Endocrinology of Tick Reproduction: A New Perspective

Project: Research project

Project Details


Ticks transmit many human and animal diseases. Despite this critical importance in disease transmission, our understanding of the hormones in ticks and their role in development, reproduction and disease transmission is in its infancy. For example, only one hormone has been studied in ticks, a hormone that regulates egg production. Ticks feed exclusively on blood throughout their entire life and, because of this unusual life style, they have developed unique, but poorly understood, ways to control their development. The major goal of this research is to identify the hormones produced by the tick brain and its associated glands and at the same time to examine the role of the brain and genes expressed by the brain in the regulation of female egg development and reproduction. This project includes studies aimed at understanding how the male uses protein secretions in its semen to regulate the female brain and initiate female egg production. These studies will be conducted by examining global gene expression in female tick brains and identifying the genes in male ticks that encode for pheromones that regulate female development. The broad impacts of this work include (a) increasing our understanding of tick biochemistry and function as compared to insects and related organisms; (b) greatly advancing our understanding of tick hormones, pheromones, brain function and the evolution of blood feeding; (c) providing brain gene microarrays to the scientific community that can be used to further advance the study of neurobiology in ticks and other organisms; and (d) provide new methods for the control of ticks and tick borne diseases. This interdisciplinary project will be conducted between two universities and involve four different research laboratories providing a unique training experience for undergraduate/graduate students and postdoctoral researchers in molecular biology, genomics, proteomics and physiology. In addition, these labs have an established track record of technology transfer to the private sector and the development of practical solutions to human problems.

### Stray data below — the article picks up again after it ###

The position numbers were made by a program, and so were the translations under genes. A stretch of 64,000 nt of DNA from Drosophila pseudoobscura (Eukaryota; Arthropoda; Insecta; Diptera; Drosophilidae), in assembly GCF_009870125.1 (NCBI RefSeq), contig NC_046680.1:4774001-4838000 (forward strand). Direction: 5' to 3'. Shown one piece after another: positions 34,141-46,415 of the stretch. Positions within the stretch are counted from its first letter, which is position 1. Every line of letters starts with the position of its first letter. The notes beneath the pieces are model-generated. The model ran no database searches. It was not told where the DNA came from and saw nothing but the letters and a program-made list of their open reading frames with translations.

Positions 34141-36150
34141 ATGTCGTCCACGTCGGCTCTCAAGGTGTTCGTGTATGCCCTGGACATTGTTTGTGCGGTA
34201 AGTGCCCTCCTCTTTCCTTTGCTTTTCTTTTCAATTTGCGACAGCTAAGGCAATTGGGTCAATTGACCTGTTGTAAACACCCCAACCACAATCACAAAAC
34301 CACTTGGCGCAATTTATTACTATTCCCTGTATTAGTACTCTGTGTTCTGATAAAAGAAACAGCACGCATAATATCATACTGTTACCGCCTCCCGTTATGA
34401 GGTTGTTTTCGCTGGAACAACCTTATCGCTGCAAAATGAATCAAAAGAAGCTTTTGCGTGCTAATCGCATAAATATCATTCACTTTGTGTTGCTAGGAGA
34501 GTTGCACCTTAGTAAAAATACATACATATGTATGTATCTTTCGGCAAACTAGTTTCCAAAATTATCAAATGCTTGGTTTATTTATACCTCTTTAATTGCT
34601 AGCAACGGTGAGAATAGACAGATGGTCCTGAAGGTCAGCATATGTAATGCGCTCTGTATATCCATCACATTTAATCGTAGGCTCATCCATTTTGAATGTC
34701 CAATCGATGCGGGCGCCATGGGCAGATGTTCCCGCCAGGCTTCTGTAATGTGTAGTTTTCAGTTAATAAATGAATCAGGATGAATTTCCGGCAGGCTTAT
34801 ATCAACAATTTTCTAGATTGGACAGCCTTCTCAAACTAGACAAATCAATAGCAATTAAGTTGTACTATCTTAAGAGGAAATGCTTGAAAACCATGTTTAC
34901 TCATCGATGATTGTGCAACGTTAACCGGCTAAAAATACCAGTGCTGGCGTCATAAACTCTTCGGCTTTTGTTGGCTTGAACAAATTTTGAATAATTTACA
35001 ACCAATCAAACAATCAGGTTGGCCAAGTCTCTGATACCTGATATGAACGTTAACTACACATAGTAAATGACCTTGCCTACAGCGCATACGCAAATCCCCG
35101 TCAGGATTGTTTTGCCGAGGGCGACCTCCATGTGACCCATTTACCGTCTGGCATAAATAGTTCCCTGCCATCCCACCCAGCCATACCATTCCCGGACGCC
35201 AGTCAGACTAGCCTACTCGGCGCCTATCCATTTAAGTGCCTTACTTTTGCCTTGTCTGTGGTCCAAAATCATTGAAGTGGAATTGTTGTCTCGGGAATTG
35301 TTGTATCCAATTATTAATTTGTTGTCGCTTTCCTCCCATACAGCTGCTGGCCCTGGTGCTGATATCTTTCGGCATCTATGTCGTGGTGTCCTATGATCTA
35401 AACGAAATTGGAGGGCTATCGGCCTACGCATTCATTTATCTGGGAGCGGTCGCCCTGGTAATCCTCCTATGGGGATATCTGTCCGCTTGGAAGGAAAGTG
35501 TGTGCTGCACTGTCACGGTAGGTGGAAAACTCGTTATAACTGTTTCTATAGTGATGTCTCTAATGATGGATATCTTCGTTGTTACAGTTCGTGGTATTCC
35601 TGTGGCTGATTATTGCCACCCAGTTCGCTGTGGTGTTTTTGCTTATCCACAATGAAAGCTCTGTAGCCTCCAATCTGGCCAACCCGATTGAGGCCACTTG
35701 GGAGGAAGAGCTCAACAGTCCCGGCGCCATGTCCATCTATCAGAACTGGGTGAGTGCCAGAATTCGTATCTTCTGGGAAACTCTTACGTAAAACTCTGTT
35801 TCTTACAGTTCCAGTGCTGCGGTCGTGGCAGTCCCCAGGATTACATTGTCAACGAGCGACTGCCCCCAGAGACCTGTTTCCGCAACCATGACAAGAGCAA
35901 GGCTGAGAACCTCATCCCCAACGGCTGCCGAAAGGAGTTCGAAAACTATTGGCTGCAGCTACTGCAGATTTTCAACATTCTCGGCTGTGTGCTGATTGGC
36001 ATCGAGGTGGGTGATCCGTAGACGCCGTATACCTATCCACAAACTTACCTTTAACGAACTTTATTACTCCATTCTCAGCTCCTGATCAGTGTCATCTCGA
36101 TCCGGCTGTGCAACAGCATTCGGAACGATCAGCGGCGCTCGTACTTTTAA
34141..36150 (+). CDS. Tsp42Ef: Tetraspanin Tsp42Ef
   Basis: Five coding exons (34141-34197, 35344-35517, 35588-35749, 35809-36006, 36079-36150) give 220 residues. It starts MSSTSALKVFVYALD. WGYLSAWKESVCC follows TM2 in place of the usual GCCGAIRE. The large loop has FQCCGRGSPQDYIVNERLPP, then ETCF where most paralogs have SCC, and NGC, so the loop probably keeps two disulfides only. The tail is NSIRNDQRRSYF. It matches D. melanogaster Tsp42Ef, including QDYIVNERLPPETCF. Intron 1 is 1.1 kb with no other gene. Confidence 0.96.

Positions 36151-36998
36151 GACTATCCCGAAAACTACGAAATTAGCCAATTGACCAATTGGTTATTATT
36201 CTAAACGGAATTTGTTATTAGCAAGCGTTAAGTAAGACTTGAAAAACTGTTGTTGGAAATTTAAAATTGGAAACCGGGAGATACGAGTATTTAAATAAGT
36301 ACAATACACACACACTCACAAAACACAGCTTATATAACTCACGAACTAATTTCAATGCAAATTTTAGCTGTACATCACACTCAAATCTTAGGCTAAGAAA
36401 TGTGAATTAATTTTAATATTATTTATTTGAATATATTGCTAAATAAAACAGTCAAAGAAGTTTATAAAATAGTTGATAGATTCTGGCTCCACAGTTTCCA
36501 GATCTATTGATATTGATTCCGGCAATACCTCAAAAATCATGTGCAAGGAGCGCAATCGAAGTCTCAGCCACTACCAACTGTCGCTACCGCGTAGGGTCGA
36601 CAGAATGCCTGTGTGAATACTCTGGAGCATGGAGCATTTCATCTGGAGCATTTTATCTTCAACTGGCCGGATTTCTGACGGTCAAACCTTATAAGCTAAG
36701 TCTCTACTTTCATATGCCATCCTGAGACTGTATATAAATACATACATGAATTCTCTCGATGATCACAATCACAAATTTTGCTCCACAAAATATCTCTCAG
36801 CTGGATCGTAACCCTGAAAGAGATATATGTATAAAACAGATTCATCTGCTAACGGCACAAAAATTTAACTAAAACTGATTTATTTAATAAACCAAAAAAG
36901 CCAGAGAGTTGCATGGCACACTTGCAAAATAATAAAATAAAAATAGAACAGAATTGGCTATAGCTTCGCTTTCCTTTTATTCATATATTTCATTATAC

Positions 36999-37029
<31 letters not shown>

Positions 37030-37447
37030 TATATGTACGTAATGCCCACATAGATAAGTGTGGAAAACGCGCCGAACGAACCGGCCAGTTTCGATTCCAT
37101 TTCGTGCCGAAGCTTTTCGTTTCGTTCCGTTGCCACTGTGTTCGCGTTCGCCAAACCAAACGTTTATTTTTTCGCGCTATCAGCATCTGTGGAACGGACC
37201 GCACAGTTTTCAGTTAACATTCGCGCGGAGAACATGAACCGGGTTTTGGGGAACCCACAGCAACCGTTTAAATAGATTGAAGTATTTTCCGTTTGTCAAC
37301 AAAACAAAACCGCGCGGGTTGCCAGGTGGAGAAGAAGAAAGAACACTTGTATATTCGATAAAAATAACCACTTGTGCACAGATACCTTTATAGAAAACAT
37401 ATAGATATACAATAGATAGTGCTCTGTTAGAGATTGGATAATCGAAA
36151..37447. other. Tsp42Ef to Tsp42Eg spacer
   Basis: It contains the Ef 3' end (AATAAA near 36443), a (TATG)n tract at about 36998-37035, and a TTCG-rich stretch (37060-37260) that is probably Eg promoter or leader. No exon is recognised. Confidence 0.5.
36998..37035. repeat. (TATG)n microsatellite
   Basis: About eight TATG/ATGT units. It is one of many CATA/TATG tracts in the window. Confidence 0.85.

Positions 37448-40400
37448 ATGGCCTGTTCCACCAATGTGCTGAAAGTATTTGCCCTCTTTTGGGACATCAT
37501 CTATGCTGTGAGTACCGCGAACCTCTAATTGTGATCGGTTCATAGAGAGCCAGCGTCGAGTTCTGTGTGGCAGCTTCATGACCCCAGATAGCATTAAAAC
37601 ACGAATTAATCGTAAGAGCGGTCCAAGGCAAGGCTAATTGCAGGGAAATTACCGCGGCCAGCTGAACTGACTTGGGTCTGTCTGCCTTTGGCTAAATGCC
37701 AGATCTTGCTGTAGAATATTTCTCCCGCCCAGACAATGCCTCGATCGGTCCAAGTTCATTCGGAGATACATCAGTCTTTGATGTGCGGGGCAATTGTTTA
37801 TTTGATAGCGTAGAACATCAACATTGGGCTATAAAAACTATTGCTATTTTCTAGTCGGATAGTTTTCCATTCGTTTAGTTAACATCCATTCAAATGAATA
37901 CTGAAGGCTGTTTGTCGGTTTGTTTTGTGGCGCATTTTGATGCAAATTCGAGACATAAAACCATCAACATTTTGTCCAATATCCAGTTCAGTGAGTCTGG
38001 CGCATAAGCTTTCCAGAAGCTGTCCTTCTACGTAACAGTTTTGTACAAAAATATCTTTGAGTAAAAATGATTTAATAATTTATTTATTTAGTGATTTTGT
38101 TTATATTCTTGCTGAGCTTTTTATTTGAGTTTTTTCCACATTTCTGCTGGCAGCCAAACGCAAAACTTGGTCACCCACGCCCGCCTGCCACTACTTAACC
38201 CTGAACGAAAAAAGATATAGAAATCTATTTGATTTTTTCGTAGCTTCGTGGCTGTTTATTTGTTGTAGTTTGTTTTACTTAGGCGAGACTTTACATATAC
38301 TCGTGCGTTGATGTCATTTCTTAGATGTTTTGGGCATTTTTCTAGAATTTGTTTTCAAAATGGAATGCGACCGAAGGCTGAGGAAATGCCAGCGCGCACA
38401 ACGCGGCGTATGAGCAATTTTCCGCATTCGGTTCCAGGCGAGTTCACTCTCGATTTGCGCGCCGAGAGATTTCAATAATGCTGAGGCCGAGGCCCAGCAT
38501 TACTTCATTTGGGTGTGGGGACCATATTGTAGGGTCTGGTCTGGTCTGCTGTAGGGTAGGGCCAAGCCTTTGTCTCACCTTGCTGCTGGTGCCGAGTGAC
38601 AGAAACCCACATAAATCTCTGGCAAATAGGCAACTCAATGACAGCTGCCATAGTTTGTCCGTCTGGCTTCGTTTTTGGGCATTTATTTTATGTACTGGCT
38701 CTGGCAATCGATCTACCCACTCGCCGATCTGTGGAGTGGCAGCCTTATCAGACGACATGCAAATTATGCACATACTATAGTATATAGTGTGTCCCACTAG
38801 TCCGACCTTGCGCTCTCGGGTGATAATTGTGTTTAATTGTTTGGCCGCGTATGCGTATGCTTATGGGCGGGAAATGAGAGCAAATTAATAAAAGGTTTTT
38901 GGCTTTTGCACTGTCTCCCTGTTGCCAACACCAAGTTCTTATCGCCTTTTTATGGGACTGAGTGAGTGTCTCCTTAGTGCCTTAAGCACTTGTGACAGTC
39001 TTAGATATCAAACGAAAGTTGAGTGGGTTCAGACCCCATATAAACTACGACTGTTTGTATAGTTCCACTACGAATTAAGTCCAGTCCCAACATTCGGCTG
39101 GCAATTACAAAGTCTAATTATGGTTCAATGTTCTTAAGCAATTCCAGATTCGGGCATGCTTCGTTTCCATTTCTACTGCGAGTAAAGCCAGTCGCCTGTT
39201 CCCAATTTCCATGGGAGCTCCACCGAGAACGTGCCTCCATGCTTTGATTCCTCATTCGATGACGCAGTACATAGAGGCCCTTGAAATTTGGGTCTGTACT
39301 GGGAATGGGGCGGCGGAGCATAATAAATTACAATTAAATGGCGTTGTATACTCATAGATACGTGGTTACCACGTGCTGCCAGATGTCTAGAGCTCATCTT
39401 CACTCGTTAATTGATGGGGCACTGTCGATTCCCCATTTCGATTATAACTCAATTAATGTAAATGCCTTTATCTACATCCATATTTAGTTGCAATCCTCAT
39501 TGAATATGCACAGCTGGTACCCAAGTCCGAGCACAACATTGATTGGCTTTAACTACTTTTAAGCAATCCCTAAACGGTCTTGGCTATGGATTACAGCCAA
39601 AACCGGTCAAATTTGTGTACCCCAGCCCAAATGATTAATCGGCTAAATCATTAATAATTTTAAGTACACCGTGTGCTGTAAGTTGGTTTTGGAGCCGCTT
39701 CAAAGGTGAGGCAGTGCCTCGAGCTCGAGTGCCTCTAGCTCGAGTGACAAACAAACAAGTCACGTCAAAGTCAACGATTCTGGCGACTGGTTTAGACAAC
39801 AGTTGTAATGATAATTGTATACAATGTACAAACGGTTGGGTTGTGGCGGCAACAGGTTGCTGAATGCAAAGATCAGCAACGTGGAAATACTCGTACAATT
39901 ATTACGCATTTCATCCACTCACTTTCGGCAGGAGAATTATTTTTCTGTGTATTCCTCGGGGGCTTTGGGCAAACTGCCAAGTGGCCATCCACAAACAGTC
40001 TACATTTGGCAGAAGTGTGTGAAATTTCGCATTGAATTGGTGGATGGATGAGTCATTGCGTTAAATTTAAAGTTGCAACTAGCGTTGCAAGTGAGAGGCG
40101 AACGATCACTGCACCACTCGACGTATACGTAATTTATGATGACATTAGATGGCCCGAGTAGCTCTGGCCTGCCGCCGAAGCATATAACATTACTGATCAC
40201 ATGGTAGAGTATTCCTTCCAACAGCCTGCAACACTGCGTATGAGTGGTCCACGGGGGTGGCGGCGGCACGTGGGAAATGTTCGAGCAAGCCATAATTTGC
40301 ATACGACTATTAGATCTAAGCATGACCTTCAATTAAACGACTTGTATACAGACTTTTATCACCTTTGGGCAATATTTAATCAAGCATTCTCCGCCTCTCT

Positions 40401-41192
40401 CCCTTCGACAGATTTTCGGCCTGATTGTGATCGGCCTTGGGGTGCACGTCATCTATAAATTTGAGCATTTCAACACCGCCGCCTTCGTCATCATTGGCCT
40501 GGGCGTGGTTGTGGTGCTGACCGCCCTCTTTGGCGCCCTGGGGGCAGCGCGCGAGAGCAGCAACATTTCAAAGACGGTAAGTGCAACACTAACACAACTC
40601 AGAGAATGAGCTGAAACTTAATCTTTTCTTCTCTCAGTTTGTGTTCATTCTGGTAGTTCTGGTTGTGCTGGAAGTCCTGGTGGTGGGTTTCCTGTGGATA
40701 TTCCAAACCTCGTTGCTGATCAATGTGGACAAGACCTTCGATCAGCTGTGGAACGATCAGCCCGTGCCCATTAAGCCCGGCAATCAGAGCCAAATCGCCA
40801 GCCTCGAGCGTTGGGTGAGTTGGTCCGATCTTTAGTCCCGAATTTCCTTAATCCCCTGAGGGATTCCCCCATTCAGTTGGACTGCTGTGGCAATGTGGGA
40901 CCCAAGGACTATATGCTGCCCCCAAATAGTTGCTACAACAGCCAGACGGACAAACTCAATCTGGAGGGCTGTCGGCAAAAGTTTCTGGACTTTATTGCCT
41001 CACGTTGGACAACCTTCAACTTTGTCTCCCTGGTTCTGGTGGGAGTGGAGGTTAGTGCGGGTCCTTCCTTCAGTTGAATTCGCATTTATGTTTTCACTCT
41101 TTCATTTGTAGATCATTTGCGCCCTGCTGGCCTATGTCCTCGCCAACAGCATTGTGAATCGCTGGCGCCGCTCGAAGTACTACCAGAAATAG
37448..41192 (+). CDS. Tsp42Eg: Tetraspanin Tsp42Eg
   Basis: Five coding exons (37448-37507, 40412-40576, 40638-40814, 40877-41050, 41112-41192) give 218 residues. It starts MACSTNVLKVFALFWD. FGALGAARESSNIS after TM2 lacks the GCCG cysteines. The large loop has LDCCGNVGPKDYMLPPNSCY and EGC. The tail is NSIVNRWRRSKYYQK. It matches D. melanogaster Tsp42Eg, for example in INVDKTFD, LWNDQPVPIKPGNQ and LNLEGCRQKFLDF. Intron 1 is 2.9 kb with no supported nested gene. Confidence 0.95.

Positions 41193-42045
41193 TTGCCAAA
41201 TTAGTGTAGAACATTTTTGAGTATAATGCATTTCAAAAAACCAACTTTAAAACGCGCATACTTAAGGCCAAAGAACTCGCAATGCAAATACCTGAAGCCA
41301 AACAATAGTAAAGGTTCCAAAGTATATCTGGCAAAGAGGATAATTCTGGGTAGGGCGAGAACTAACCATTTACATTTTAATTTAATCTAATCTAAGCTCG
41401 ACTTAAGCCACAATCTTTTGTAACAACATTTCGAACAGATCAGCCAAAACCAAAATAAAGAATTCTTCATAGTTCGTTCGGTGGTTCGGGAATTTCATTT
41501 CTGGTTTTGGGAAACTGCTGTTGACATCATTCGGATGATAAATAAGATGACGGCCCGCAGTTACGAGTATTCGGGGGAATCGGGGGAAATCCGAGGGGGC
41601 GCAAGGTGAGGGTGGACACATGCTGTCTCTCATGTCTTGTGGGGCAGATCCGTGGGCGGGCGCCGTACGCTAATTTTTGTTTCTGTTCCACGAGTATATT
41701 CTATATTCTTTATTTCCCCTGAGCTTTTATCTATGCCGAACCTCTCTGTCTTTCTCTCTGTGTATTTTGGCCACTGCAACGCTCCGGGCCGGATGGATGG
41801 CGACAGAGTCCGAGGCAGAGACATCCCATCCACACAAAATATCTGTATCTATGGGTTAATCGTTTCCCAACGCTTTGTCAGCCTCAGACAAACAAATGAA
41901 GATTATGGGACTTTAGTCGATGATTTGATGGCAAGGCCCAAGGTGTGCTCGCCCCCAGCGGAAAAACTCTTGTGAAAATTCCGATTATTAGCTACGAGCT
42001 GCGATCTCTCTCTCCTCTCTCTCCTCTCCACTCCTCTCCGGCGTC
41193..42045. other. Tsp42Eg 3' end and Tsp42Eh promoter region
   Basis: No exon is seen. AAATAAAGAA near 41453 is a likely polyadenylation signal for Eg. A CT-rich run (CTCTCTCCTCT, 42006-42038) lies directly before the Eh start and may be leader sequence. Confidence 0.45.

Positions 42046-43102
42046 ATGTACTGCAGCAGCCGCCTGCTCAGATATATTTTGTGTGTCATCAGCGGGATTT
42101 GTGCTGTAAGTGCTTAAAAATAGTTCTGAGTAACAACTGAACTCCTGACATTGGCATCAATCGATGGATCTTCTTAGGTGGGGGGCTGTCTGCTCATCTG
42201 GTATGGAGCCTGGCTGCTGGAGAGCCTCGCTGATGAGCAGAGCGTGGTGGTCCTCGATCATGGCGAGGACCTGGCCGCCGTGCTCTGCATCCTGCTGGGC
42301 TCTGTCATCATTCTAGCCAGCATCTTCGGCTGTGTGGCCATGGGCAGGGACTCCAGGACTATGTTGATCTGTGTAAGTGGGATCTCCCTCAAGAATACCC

Effective start/end date8/15/077/31/10


  • National Science Foundation: $540,265.00
  • National Science Foundation: $540,265.00


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